The impact of a stress induction task on tic frequencies in youth with Tourette Syndrome

Christine A. Conelea, Douglas W. Woods, Bryan C. Brandt

Research output: Contribution to journalArticlepeer-review

41 Scopus citations


Tourette Syndrome (TS) is a neuropsychiatric disorder characterized by motor and vocal tics. Tic fluctuations are common and thought to be attributable in part, to contextual variables. Stress is one such variable, but its effects and mechanism of action are poorly understood. The current study measured the effects of a stress induction task on tic frequencies during periods of suppression and non-suppression of tics. Ten youth with TS between the ages of 9 and 17 were exposed to four conditions in random sequence: free-to-tic baseline (BL), reinforced tic suppression (SUP), reinforced tic suppression plus a stress induction task (SUP + STRESS), and a stress induction task alone (STRESS). Tic frequencies did not differ during STRESS and BL. Tic frequencies were greater in SUP + STRESS than SUP. Stress may impact tics through disrupting suppression efforts. Clinically, results suggest that interventions designed to improve tic inhibition in the presence of acute stressors may be beneficial.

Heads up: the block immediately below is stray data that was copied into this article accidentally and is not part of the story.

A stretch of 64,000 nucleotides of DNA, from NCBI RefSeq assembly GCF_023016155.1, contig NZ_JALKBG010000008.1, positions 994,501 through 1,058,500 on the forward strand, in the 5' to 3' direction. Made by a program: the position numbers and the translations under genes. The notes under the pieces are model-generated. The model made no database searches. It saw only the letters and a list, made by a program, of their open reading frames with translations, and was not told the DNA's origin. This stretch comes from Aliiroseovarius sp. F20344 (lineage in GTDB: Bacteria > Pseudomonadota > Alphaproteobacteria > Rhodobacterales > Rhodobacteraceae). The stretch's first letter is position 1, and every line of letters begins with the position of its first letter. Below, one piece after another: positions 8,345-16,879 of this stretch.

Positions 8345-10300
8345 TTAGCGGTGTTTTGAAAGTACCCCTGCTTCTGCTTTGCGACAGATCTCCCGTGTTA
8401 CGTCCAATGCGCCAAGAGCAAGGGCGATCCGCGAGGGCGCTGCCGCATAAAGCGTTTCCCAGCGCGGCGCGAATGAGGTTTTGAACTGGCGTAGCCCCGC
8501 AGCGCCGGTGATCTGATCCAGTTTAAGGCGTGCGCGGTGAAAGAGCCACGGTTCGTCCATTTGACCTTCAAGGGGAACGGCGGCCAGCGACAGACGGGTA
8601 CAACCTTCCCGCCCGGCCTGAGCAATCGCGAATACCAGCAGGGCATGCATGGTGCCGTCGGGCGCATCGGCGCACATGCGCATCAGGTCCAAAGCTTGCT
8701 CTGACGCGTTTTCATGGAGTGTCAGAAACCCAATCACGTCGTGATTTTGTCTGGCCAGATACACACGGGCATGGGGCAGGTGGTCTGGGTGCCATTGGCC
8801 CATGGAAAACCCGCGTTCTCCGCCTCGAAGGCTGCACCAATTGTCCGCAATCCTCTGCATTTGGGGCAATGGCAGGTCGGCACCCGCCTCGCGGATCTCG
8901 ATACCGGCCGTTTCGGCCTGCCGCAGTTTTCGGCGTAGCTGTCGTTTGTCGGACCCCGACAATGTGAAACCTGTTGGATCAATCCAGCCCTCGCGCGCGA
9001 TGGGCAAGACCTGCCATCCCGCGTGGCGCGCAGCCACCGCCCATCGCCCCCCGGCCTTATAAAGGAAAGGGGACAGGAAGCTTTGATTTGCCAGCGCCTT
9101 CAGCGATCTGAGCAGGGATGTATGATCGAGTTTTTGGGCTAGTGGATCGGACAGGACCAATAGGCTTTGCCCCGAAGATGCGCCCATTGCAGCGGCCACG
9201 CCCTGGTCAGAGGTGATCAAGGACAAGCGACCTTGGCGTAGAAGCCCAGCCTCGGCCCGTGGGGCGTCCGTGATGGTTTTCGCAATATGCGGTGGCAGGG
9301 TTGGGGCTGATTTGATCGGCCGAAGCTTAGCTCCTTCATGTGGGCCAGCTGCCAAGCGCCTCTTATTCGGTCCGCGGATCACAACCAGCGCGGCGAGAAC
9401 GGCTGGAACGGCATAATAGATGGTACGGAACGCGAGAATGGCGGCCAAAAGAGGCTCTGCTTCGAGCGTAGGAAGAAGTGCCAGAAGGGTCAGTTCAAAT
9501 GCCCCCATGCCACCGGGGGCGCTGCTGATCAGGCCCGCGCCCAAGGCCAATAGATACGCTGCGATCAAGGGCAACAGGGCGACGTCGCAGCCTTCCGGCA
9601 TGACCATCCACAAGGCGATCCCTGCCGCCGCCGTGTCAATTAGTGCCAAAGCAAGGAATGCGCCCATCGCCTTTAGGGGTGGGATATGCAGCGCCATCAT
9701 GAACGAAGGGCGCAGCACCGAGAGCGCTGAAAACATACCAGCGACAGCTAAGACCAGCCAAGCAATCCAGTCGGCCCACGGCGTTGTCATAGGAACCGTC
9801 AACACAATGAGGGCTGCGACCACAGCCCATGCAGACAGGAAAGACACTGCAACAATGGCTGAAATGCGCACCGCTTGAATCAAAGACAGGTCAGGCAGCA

Original languageEnglish (US)
Pages (from-to)492-497
Number of pages6
JournalBehaviour Research and Therapy
Issue number8
StatePublished - Aug 2011

Bibliographical note

Funding Information:
This research was supported in part by an American Psychology Foundation COGDOP Graduate Research Scholarship. We would like to thank the participants and their families for their assistance. We would also like to thank Rachel Rebitski and Katie Kaldova for their work on this project.

Copyright 2011 Elsevier B.V., All rights reserved.


  • Adolescents
  • Children
  • Stress
  • Tic
  • Tourette

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